168. READ.LOOK.THINK.

Shame, a G-chat affair, “you’re having the wrong feelings,” the home of the last Mitford, Himpathy, cabbage, and ill-advised parenting tips from me which I will probably delete.

Sara Shakeel collage, original image by @blondebundle, via @realmikkipedia.

[…]By the time the apocalypse began, the world had already

ended. It ended every day for a century or two. It ended, and another ending

world spun in its place.

The World Keeps Ending, and the World Goes On by Franny Choi

Dear friends,

Thank you to everyone who shared my hastily cobbled together list of best novels to read for comfort. (Ana also wrote a really great list.)

You don’t need a paragraph from me about these difficult times. You need some links. And here they are.

READ.

"How, then, to explain why, at the exact same moment when first-person art by women is more culturally ascendant and embraced than it has ever been in my lifetime, the most rapacious, damaging forms of structural sexism are also on the rise?" Emily Gould on shame.

“It was fun and interesting to work with a male character. I would maybe experience a feeling of uncertainty if I had to write a novel from the point of view of a spider, as I don’t have a clear idea of what is in a spider’s mind. But I have always had to listen to men talk about themselves, so I kind of felt I had some clues as to their inner monologues.” Virginie Despentes.

“I developed a system where I immediately followed up every bum picture with one of my face, so I could scroll back up our feed and feel multifaceted, but face pictures seemed to frighten Ralph. He started calling himself “tired boy” and talking less specifically about me, more about the news and the cruelty of man to man.”

“The nightmare logic that informs modernism—the feeling that cause and effect have been reversed or do not matter—is also the logic of mental breakdown. It is all about rupture and repetition, not progression, growth, and change.”

“I reread that draft and realized that I’d used the word “luxury” 14 times. I was struck by my blind repetition of this particular noun. Is it possible to acknowledge one’s privilege while simultaneously reimagining the lexicon?”

"When grappling with sexual misconduct, our embattled society tends to turn one party into a monster too difficult to imagine and the other into a victim so damaged that no future seems possible. This [...] has serious formal as well as narrative failings".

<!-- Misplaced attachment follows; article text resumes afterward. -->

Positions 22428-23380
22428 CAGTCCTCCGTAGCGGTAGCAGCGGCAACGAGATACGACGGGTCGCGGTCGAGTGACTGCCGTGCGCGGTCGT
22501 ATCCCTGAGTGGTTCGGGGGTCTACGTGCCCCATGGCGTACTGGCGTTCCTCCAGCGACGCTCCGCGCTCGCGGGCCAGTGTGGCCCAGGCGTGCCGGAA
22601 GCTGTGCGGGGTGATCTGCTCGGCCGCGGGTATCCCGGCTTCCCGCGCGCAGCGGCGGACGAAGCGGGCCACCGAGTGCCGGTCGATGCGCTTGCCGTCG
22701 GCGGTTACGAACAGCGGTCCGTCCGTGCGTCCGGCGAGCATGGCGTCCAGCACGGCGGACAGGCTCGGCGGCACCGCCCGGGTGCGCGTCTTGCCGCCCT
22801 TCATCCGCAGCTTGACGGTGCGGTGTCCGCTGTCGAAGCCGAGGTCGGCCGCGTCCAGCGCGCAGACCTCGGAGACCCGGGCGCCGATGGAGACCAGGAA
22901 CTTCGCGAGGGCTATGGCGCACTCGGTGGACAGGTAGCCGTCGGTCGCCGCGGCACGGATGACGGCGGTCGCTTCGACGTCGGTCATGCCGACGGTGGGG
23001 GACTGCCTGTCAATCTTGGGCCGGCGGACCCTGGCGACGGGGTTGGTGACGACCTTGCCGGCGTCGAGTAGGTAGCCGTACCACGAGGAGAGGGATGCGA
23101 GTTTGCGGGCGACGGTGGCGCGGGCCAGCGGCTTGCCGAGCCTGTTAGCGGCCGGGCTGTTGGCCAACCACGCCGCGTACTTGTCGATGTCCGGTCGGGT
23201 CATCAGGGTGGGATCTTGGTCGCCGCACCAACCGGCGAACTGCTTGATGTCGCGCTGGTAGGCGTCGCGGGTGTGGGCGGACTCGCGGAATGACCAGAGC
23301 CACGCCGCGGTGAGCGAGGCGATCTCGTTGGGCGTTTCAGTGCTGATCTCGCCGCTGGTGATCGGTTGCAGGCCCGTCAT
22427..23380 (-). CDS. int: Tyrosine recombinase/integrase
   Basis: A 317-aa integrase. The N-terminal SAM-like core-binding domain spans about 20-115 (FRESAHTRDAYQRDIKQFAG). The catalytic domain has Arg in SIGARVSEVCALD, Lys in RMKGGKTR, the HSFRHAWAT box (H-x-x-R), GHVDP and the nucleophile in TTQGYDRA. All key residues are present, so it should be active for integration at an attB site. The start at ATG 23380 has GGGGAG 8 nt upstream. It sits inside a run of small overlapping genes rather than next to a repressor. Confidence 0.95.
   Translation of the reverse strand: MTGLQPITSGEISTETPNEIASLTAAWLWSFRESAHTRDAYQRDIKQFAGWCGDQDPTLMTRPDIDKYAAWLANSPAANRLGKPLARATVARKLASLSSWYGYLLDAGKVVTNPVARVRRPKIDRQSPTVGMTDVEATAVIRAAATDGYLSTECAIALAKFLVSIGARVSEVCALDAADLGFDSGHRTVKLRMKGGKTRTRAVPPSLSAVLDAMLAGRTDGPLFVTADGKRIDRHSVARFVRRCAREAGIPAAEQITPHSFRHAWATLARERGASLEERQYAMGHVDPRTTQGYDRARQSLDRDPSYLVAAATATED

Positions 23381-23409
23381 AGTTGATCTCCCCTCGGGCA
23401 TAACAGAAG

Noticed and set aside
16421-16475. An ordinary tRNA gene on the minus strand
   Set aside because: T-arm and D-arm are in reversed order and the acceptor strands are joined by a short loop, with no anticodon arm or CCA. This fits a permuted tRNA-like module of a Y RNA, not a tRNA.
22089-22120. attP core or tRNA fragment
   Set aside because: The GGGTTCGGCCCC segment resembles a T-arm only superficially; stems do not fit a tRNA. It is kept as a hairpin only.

... that old voice saying “you’re overreacting”, which is another way to say “you’re having the wrong feelings”, which really means “your feelings are inconvenient for others, so strangle them at birth.”

INTERVIEWER

I want to step back a moment. What was it like, reading those reviews of Saving Agnes?

CUSK

I was sent them in an envelope. There were photocopies of the reviews in every single paper, and I sat on the step in my parents’ garden, and it was like therapy. It was an amazing, healing experience of reflection.

INTERVIEWER

Your self was being reflected back to you?

CUSK

Yes. And only in writing did that ever happen to me. Nowhere else in my life did that happen.

"One identified with Jo in her sections, with Amy in hers, and so forth: an early lesson in subjectivity. No single perspective holds the entire truth; everyone, in the end, is deserving of empathy." On female trios, which illuminate a culture’s "traps and hypocrisies."

Time crawled. Amber-colored urine slowly collected in the bag attached to my father’s catheter. The room was sweltering.

“Was that dinner O.K., Dad?” Lisa asked.

He raised a thumb. “Excellent.”

David Sedaris.

Is it possible to feel creatively connected without social media?

LOOK.

Inside the home of the last Mitford.

A photographer's parents wave farewell.

I have watched the new Christine and the Queens video many times. Here is a brief look at the choreography. (“So all my reflexes of being pretty and moving in the right way — it’s not the right way.”) “It’s weird because I always felt lonely,” she says with a shrug, “so in a way when the loneliness of fame arrived it was a bit sad but I was ready.”

Fall-apart caramelised cabbage.

“I have done softness before, though, along with evocation and a lack of vital details, several times – for Roman meatballs, poached meatballs and winter meatballs – each time genuine, if a bit weary and disingenuous.” Beautiful writing in this Rachel Roddy recipe for chicken meatballs in white wine sauce.